Small, midsize stocks strong in the market

Dollars & Sense

April 21, 2002|By Bill Barnhart | Bill Barnhart,SPECIAL TO THE SUN

A stealth bull market in small and midsize stocks, amid persistent troubles in big-name technology and telecommunications stocks, has been the silver lining to this year's uninspiring stock market.

Consistently in recent days, the number of stocks hitting new 52-week highs topped more than 200 on the New York Stock Exchange and Nasdaq stock market. On the other hand, a mere handful of stocks are reaching 52-week lows.

Yet the daily volume of trading in advancing stocks vs. trading volume in declining stocks indicates strong selling pressure in both markets.

That's no contradiction, said market analyst Paul Nolte of Hinsdale Associates.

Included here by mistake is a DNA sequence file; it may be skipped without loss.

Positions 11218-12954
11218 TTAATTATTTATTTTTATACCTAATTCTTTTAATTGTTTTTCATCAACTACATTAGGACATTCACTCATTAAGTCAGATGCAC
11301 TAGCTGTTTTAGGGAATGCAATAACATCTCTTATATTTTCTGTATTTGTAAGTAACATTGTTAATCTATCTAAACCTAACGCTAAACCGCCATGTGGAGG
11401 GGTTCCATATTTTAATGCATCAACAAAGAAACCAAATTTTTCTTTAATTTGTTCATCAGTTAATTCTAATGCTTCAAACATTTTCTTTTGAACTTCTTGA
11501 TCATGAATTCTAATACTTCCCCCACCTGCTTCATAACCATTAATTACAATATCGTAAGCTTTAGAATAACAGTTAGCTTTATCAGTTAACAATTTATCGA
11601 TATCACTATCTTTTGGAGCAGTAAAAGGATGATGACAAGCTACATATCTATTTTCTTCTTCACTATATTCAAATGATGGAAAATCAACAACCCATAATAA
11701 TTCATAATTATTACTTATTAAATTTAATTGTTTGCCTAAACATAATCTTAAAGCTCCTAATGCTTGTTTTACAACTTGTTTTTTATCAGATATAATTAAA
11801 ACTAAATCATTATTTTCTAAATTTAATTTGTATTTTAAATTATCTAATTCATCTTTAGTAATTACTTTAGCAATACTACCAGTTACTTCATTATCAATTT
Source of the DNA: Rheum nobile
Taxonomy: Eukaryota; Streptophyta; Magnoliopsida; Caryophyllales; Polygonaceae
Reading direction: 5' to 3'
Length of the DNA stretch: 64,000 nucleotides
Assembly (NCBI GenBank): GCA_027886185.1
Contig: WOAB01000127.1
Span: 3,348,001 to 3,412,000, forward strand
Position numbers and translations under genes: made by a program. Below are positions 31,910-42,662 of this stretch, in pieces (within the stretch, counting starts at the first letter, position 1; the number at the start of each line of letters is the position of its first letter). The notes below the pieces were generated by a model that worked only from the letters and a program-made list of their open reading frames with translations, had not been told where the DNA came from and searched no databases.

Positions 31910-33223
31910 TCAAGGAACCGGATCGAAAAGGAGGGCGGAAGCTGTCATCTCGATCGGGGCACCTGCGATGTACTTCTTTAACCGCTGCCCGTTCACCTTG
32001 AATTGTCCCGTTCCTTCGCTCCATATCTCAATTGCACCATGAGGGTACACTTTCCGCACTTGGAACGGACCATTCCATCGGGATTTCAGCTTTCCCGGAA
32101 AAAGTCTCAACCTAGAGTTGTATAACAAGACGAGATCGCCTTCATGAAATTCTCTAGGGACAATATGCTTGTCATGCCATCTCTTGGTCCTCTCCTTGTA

The stocks getting hit - notably large-capitalization tech and telecom stocks - trade more shares each day, whether they're going up or down, he said.

In late 1999 and early 2000, the same volume disparity was evident, but in the opposite way. Big-cap, big-volume tech stocks drove major stock indexes higher. Small-cap, Old Economy stocks were ignored.

The tables have turned in the past two years. But a rally in small-cap, more thinly traded stocks is unlikely to alter greatly the trading volume statistics.

"It kind of confirms the fact that large-cap stocks are still out of favor," Nolte said.

In fact, diligent stock-pickers probably don't want to see the trading volume in advancing stocks pick up too much.

It could signal that the small-cap stock rally is attracting a crowd - a sign that the best of the rally may be over.

Bill Barnhart is a columnist for the Chicago Tribune.

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